Considering the cost of a meat-based diet to a blockaded country, one might think (or at least hope) they would be open to alternatives to meat, but not yet. There is ONE vegetarian restaurant in Havana, at the national botanical gardens. Here, the cost was $10.00 USD for foreigners and 28 Cuban pesos ($1.40 USD!) for an all-you-can-eat smorgasbord. The meal was delicious, and completely vegan, not a speck of it animal-based. I asked one of the staff if she were a vegetarian and she said she was, and that the other staff members were beginning to get into it. This restaurant is linked to six other vegetarian places around the world, including one in Thailand called “Cabbages and Condoms!” On a second visit we were told there wasn’t enough food, so they offered all we could eat for half price. The four in my party were filled and satisfied.
Cuba will shortly open a soy processing plant in Santiago. Built in record time with a $27 million (USD) investment, its production is aimed at export to the Caribbean using the latest Swiss technology. Maybe it will find a market inside the island in time? However, people are slow to change tastes. Soy milk and soy yogurt were also offered for a time but are not popular. When I asked Cubans what food they REALLY like, almost invariably the reply was: MEAT!
WHO’S LEAVING CUBA?
Cubans who left in the earliest days of the Revolution are among the most hostile, and most supportive of the wealthy right wing of the Miami Cuban community, like the Cuban American National Foundation (CANF). They opposed the revolution politically, and many of them lost businesses and property. They refuse to visit Cuba (at least openly) and oppose normalizing relations.
Cubans who have left since 1980 are mainly economic emigrants. They hope to make a better life economically than they think they can in Cuba. They visit Cuba regularly and I met some. Some who left in 1980 have become supporters of the Revolution, after living in the US for more than a decade! I spent time with one of these emigrants, who returns to visit his family in Cuba at least once a year.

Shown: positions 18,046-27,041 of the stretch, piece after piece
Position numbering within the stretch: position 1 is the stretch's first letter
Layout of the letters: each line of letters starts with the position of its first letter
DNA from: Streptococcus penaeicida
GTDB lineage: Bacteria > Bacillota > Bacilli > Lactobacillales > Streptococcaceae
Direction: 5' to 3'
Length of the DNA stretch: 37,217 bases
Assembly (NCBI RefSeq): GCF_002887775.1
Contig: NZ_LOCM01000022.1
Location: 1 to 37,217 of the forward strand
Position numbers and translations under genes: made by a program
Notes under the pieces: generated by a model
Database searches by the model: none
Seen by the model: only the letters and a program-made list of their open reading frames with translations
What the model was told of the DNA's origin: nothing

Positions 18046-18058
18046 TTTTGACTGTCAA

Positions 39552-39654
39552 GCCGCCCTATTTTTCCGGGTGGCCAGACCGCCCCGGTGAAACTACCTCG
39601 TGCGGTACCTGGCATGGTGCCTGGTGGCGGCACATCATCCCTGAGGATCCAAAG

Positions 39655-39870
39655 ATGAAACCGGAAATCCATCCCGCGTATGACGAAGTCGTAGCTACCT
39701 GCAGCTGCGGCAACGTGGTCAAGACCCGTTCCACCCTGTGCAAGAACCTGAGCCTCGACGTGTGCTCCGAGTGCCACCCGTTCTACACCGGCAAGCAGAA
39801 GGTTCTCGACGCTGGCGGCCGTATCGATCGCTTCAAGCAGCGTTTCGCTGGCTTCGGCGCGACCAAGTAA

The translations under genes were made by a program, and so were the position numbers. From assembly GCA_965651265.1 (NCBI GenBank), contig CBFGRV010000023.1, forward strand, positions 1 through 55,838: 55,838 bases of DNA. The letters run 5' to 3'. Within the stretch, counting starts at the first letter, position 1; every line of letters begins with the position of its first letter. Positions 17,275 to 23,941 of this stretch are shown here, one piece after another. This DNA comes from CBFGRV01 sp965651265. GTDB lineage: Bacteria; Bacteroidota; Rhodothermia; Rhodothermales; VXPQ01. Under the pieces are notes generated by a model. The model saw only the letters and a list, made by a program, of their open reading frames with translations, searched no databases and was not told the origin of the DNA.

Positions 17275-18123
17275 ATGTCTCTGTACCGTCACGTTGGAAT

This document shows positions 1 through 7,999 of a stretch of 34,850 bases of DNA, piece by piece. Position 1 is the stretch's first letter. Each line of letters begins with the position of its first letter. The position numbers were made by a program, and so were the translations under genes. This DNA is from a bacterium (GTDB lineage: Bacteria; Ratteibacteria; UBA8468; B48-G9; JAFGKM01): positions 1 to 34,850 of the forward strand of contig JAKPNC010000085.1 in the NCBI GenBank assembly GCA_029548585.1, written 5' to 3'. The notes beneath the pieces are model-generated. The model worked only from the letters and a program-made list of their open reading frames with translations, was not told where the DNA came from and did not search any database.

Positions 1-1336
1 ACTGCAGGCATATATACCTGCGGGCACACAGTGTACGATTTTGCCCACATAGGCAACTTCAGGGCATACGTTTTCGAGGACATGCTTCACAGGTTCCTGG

In 1996 Cuba and the US agreed on a lottery system which is supposed to permit 20,000 people to come to the US annually. This would be in addition to those who come illegally, and are admitted because of the Cuban Adjustment Act.
Some marry US citizens, often Cuban-Americans. I met two with unusual reasons for leaving. One was gay, the other a lesbian. Both got permission to leave by marrying Cuban-Americans. Neither expressed any hostility toward the Revolution. I met them through people who strongly support Cuba. They hoped to make better money abroad and, perhaps, to live more openly as homosexuals. (I’m guessing as they didn’t say this to me.)
There are a few people from the US who live and work in Cuba, and have met and married Cubans. Though they must go through some red tape, and they paid a $1,000.00 fee, they received all approval. One has taken his Cuban wife and their Cuban-born son to and from the US. But this isn’t always easy. One friend didn’t get his final permissions for his vacation trip until literally hours before departure time.
Some Cubans who want to visit the US temporarily are denied permission by US immigration authorities on the grounds that they might stay in the US illegally. These same people had been told by the US Interests Section that they could get a permanent visa if they wanted to leave and not come back!